Subaru and Toyota's EV Partnership: A Closer Look

Toyota and Subaru are becoming a partnership as iconic as peanut butter and jelly, with a collaboration spanning generations. Their joint efforts have brought us the BRZ/86 rear-wheel-drive sports car and the Subaru Solterra/Toyota bZ4X electric SUVs. In a recent presentation discussing the company’s performance over the last fiscal year, Subaru revealed that it has chosen Toyota to build its next three electric vehicles. This decision comes as no surprise, as Subaru's partnership with Toyota has proven successful, and it would have been unexpected for Subaru to team up with any other automaker or go it alone.


By the end of 2026, Subaru plans to offer four EV SUV models. The Solterra is already on the market, leaving three more to come. One will be built at Subaru's factory in Yajima, and another will be produced at a Toyota factory in the U.S. Toyota has also announced plans to manufacture a three-row BEV SUV in Kentucky starting in 2025, giving us a hint about one of the upcoming Subaru variants. Despite recent concerns about EV demand, the three-row SUV market remains important, with Kia leading the way with its well-received EV9 three-row SUV.


The third model remains somewhat of a mystery, with Subaru's materials providing no specific information. However, Subaru does state that it will "have a lineup of battery EVs produced in the United States," though it's unclear if this applies to the upcoming wave of EVs by the end of 2026.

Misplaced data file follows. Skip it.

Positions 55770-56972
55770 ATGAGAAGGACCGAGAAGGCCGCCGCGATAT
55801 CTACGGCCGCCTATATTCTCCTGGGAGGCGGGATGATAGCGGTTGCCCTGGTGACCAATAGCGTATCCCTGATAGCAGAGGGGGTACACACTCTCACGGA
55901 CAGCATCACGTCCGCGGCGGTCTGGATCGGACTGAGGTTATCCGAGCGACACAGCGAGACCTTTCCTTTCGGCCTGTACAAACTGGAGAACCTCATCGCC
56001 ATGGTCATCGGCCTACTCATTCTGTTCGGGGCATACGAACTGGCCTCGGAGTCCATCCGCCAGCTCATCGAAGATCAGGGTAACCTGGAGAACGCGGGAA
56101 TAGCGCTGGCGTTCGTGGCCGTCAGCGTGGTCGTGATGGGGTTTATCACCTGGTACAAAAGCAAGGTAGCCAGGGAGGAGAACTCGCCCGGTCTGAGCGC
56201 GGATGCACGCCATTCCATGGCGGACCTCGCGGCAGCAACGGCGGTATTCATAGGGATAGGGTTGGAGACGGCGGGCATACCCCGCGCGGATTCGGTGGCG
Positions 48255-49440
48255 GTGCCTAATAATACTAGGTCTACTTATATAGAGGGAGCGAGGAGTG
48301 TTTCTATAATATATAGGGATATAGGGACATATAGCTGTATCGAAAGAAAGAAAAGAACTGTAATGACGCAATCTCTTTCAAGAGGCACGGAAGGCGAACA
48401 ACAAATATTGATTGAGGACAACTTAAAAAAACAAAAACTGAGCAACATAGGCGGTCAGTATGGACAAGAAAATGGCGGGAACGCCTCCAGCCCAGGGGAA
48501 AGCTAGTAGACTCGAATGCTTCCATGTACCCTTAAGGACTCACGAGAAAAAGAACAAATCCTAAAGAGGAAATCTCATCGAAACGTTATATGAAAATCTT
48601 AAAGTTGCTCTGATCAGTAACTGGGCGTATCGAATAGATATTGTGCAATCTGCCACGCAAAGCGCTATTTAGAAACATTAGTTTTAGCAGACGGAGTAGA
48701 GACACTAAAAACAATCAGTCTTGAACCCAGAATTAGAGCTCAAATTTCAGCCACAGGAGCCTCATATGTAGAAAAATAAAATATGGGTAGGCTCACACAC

Joint development and production make sense for Subaru and Toyota, as it allows them to minimize investment in the potentially less profitable and risky business of EV manufacturing and sales. Toyota's successful partnership with BMW for the low-volume Supra demonstrates its ability to enter markets with the help of a partner. Similarly, the BRZ/86 collaboration was successful enough to warrant a second generation of affordable sports coupes. Toyota also has significant U.S. factory capacity, unlike Subaru, which often faces production constraints at its U.S. factory in Indiana.


Moving forward, we hope Subaru and Toyota learn from the bZ4X/Solterra experiment. One key takeaway is the need for a more competitive and reliable fast-charging infrastructure, as slow and unpredictable charging can detract from the overall EV experience. Improving the charging infrastructure could significantly attract customers to EVs under both the Subaru and Toyota brands, which are known for their strong brand loyalty and positive perceptions.

May 14, 2024
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